So now we're in a category where things grow interesting. Either it's a little, but long-living app, or a pretty normal-sized software that won't live longer than a year.
Fact is: your software will receive updates, therefore will need to be maintained. There will be support issues. You need to think well on where and how to store your code, so it won't go lost. Testing will be necessary, to make sure your update won't break things up. You should document the software itself, as well as who made changes and why.
This category is a great place if you're hyping TDD.
Though, it's not the end of the complexity ladder. For example, abstraction layers should only be introduced if really needed inside the software. You won't need interfaces for every little step you take, if it's improbable that other concrete implementations will ever come up.
5. Category: Do it the Way They Teach You To
Think back to your school / university / courses / conferences. There you did all those funny little "
Hello World!" examples and made interfaces and abstraction layers. You made user stories and kept track of them. You've put it all into git and written a great documentation.
Well, in this category, you will need exactly all that stuff. Here, we're talking about rather complex and long-living software. It's pretty likely you won't be with that company or department anymore, when that software finally dies away - so do your successors a favor and leave that place like you'd like to find it.
6. Category: Can't Be Overengineered (Well, Nearly)
So if you come here thinking "why should APIs be the most complex thing in here?", maybe you should think first, why people put things into APIs. You don't need APIs for doing the simplest of things. You write them for things that are used most often inside other software, and therefore need to be most reliable and best tested. Or you write APIs for the most complex things, so others don't have to think of it anymore, which - well, again - needs to be most reliable and best tested.
Things need to be properly documented, example code must be provided. Experience tells me, if any of these is not available, devs won't use it, reinvent the wheel, use it wrong - or annoy you with their never-ending questions. Even you yourself won't remember the details of your implementation, so you're doing yourself a favor in caring for your work.
Such an API needs to be stored properly with backups, it needs be tracked to find the one who screwed things up.
Of course, there are always deadlines for APIs, too. Where I currently work, our internal library / API is done "alongside" our daily work, lacking tests, lacking documentation, lacking common best-practices. So I can tell you from my own experience, screwing up an API results in more (and pretty senseless) work than you'd like to ever have. If you're an API developer, your hardest task is to convince your boss of the necessity not only of code, but the environment around it, too.
X - This Category Does Not Exist
So what are those white spaces in that table? Well, these kinds of software simply don't exist. An API that only lives a few days? Then you already overengineered it.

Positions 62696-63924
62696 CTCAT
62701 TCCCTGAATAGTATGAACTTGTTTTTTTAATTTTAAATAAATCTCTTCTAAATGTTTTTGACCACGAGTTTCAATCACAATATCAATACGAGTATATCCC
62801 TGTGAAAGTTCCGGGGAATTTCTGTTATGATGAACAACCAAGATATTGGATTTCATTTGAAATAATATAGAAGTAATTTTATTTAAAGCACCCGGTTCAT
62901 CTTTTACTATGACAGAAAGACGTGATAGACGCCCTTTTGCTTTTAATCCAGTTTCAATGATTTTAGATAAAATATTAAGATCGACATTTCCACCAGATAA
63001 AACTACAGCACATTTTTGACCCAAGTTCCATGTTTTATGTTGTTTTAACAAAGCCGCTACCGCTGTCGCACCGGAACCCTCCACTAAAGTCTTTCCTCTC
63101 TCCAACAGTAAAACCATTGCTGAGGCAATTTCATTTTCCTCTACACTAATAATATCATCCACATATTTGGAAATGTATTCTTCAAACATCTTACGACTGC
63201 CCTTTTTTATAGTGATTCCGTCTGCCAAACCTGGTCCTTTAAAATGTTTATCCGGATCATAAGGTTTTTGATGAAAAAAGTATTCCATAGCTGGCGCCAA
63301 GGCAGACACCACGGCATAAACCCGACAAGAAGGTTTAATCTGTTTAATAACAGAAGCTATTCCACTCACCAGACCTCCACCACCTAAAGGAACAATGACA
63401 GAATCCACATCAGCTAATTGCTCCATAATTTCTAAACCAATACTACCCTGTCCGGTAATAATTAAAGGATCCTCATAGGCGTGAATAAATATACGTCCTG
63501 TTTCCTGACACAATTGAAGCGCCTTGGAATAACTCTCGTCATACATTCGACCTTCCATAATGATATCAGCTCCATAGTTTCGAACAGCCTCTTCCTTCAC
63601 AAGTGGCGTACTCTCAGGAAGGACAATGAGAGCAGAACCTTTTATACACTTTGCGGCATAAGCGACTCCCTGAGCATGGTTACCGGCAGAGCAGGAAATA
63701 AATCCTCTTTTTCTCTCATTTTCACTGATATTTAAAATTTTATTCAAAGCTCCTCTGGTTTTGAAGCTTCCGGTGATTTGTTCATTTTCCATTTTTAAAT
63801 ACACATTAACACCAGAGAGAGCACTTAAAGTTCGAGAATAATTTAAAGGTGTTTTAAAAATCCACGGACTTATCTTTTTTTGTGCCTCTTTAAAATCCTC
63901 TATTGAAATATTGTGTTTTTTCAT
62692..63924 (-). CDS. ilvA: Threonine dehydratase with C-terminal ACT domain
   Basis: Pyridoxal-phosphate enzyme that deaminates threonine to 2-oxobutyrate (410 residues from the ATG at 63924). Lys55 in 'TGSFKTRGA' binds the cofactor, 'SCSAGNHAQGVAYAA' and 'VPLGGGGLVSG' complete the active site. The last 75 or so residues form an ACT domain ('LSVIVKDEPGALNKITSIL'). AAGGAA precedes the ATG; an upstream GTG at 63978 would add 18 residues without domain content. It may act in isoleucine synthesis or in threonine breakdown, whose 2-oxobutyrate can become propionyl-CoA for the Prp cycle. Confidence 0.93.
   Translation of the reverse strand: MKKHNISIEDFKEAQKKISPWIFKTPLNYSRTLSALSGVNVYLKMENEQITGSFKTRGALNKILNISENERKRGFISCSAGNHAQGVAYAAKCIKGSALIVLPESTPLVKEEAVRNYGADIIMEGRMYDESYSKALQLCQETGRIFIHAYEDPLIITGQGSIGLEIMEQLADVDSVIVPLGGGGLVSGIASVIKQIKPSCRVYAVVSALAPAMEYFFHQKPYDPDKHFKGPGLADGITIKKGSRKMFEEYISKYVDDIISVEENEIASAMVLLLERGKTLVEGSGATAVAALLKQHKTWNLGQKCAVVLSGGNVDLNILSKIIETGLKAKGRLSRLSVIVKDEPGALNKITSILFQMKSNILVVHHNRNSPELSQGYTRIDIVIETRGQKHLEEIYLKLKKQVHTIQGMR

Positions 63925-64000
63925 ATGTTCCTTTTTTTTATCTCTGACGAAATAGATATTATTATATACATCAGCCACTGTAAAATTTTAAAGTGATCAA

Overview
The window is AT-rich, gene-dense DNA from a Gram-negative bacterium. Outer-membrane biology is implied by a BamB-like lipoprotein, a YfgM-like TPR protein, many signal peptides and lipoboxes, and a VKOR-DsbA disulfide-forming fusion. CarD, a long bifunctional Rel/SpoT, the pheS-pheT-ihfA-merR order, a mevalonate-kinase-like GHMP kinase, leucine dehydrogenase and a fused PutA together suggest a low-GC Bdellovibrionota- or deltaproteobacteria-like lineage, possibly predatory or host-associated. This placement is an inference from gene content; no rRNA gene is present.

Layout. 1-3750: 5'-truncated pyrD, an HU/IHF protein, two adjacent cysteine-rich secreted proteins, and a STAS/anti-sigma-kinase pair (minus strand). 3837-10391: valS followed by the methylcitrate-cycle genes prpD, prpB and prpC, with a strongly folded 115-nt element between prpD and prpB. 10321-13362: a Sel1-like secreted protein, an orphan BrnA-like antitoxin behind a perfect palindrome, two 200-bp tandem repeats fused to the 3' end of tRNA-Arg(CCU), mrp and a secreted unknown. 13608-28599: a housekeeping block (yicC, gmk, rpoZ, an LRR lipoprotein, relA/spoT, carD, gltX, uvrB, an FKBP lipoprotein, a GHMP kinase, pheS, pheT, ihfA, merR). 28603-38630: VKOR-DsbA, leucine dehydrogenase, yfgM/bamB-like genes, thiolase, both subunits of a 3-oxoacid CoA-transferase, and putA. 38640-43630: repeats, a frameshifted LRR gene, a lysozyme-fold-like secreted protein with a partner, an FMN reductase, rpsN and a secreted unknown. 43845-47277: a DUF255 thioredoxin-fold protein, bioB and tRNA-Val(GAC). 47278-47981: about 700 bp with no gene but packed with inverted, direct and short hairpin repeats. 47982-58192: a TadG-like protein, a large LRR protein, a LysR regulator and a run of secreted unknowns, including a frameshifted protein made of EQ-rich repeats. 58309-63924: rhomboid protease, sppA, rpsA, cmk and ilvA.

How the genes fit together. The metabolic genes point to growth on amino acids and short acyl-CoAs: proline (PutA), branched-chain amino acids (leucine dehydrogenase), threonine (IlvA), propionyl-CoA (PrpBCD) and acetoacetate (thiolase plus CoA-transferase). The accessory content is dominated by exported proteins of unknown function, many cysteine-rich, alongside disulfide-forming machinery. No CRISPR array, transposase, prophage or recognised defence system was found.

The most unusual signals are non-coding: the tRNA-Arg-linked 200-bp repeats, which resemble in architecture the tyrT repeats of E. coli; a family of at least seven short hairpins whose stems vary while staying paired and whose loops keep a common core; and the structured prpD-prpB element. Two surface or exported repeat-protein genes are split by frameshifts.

As soon as an API or pretty complex software gets published, people will use it. Maybe you won't even know, but your once uploaded GitHub-Code might have been copied to a local repository and people in a company like where I work will use it - maybe for the next thirty years. Wouldn't you be ashamed not to have left any documentation for those users? Or worse: untested, maybe even malicious code?
The more complex your software or API is, the more careful you should be in handling it, as it will live long - possibly longer than you'd like to admit.
Based on those categories, let's go one step further and derive, how much engineering is really needed in which category:
How Much Documentation Do I Need
Whilst a descriptive name should always be given and be your good habit, you won't need to draw extensive UML diagrams for "Just get it done" tooling.
Code comments are always worth a discussion - I personally use Visual Studio and keep the "XML-File"-checkbox checked even for small software as to get compiler warnings for undocumented public features. Public means "can be used from elsewhere" - and whoever uses it should not have to open your code to find out what it does, especially if the name won't be sufficient to know. So if you think "why do I have to comment this?" think rather about "why did I make that member public?". By the way - I don't do inline commands, only such public member summaries. If someone needs to understand the logic inside, he has to read the code anyway.
Please note, that example code should always be available for APIs - and for complex software too, if it contains complex abstraction layers. Be sure to document how to maintain it, and how to extend it. Your successors will love you for it.
A wiki - as well for your users, as for maintainers - will keep your support calls in bay. Even if your error message tells the user "Can't save. No disk space available." - experience tells, they will call and ask what to do. Why, increase disk space or clean up! - which is exactly, what the wiki should tell them. Of course, you won't need that for tools that will be used only for a few hours.